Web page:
It seems like only yesterday since I was dating Anthony Bourdain.
That’s The Bourdain, of the Travel Channel’s No Reservations fame—or infamy, if you read the March edition of The Atlantic Magazine.
And by “dating,” I mean I would watch the weekly calendar for the date when Ingrid, Wendy, or Brandon (the PR folks for the Travel Channel) would email me the upcoming week’s show bio, so I could provide them with free publicity in exchange for a little blog fodder content that I was too lazy to come up with on my own.
But, I was informed, in so many words, that Tony was getting better mileage from of his Facebook clicks than from my piddly posts.
Truth be told, they were too kind to use that crass and demeaning characterization of my professional publication, but I could just hear them in my overly self-conscious, and conspiratorial-obsessed, demented pea-brain.
As a creature of habit—and of habitual serial television viewing, as based on my DirecTV programming lists—I continue to watch Bourdain’s weekly demonstrations of gluttony and drinking to excess (if such a thing exists) as he travels the globe.
Last week, I viewed his visit to Brazil and was amazed at the 125-pound Amazonian aquatic aberration they caught to cook; an extremely strange fish species called the pirarucu.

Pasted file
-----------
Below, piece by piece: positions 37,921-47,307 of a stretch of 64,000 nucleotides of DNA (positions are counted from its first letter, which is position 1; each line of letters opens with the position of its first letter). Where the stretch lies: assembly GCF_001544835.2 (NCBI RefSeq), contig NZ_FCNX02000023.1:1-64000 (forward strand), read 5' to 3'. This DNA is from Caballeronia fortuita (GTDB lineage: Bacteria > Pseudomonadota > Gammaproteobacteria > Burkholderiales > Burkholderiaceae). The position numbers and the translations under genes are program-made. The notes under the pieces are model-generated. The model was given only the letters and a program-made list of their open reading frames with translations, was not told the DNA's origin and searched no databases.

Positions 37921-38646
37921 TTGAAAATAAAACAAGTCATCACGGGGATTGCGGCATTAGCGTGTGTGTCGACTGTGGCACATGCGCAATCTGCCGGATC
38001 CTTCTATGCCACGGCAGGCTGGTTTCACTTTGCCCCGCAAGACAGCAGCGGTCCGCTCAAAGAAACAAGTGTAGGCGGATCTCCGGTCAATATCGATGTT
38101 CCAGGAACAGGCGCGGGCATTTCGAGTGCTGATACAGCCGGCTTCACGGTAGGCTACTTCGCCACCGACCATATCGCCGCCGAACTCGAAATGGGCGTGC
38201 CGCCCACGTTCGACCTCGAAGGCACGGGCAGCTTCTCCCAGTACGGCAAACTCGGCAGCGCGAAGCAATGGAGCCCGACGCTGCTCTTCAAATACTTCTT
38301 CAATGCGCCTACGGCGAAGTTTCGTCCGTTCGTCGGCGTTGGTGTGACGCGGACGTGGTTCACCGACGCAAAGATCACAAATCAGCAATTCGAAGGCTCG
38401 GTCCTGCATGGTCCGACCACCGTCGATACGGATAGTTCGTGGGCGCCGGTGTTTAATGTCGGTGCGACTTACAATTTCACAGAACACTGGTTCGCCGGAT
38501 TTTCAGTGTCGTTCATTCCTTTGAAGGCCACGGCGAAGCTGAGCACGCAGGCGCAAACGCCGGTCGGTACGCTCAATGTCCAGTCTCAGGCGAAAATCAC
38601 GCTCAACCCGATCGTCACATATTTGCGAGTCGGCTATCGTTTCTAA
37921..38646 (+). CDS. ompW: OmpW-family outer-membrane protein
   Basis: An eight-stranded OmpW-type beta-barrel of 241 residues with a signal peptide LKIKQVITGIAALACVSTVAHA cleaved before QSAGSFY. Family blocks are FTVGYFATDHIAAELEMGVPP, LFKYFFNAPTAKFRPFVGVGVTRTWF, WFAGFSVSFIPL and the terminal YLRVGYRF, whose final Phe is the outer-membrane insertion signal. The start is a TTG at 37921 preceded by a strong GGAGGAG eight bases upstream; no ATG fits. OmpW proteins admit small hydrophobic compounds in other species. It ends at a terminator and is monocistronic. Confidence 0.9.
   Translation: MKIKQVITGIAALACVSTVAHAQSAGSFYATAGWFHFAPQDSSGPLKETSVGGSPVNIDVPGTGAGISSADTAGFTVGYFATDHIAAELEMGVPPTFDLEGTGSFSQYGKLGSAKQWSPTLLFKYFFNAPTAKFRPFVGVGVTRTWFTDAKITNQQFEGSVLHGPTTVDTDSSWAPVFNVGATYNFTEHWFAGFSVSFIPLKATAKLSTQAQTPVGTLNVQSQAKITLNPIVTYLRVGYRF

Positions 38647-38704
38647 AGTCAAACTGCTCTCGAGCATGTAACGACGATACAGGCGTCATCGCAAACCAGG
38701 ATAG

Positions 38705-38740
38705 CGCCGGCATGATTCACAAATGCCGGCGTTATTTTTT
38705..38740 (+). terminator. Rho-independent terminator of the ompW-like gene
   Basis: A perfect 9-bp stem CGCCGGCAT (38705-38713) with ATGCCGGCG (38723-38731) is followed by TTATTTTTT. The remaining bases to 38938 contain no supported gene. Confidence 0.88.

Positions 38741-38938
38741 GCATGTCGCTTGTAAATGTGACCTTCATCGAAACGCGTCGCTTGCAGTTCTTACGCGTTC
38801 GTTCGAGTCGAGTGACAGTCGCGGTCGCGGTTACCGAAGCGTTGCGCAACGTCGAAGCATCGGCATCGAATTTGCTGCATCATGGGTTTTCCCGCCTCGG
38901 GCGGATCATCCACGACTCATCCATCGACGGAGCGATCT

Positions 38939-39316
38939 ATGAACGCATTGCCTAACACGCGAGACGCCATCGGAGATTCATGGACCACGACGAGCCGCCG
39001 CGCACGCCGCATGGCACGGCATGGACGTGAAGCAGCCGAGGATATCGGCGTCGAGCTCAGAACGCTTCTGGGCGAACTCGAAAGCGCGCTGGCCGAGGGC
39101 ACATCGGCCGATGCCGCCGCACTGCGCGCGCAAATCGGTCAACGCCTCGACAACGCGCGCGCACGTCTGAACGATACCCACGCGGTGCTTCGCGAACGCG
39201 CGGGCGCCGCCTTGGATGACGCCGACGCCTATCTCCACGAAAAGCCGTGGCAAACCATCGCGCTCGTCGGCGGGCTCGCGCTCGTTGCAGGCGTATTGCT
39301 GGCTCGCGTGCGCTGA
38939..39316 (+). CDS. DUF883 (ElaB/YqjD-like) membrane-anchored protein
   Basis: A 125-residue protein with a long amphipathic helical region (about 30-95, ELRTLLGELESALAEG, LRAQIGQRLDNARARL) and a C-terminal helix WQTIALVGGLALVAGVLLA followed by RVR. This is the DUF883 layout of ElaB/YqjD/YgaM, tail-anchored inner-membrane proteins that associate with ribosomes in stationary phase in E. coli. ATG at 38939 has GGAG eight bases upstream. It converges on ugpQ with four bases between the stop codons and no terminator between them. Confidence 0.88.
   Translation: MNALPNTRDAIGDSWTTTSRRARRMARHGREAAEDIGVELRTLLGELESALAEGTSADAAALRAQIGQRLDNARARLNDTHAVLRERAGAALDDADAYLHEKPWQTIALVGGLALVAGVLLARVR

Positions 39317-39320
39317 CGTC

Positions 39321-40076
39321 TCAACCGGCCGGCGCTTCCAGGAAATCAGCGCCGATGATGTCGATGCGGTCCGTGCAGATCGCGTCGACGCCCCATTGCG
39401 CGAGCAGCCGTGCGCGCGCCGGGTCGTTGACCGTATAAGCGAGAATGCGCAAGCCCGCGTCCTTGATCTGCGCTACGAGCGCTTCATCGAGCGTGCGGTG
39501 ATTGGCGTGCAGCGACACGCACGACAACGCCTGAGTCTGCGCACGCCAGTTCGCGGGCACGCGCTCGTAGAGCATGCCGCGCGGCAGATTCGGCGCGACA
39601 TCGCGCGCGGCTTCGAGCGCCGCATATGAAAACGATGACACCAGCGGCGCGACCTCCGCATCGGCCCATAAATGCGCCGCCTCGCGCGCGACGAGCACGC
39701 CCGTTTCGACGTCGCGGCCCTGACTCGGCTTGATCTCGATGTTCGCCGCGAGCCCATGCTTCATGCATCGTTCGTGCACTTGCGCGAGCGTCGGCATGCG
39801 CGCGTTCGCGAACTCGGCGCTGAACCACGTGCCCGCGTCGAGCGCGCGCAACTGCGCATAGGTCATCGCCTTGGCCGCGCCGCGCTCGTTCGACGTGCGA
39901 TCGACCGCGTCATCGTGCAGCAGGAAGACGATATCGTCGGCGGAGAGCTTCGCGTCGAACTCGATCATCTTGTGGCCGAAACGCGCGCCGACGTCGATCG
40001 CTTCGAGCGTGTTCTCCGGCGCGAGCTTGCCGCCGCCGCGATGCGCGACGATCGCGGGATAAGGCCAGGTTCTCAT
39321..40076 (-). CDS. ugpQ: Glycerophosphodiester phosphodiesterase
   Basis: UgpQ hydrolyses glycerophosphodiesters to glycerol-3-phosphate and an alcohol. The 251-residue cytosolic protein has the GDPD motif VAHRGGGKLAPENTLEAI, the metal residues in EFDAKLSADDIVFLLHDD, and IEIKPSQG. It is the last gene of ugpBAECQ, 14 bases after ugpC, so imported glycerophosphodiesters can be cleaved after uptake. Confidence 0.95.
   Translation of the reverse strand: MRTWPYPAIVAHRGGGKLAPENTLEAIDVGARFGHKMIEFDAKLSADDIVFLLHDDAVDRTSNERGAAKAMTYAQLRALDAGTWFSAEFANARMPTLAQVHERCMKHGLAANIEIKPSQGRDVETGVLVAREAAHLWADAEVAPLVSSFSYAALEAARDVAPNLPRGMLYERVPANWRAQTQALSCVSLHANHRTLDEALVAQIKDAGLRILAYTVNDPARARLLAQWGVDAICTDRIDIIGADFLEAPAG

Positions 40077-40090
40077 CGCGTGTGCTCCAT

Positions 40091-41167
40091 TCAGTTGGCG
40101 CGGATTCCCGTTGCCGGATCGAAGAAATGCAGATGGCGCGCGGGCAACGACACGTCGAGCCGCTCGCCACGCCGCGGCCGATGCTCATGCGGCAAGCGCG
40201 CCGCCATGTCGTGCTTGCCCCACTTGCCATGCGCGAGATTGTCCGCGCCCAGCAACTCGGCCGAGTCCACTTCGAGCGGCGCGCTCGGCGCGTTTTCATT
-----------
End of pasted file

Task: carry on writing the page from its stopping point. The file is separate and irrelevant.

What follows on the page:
While I would still like to experience the exotic Amazon region of South America, sometimes you might find the exceptionally unusual much closer to home.
An article in our local newspaper, the Sacramento Bee, revealed a mighty strange fish floating just a few miles from the creek that runs behind our home.
Apparently, when we get the exceptionally high flows that we have had this spring, things get flushed into typically small bodies of water, just off the main channel of the Sacramento River, which drains northern California into the Pacific Ocean.
In this case, a six-foot long, 200-pound, rare, and endangered, green sturgeon needed a little help on finding its way.
As a matter of fact, there were two of them, both females, and reportedly capable of carrying 150, 000 eggs, each!
Thank goodness Anthony Bourdain was nowhere in sight.
Who knows what cuisine causality would have become of those fish rife with roe?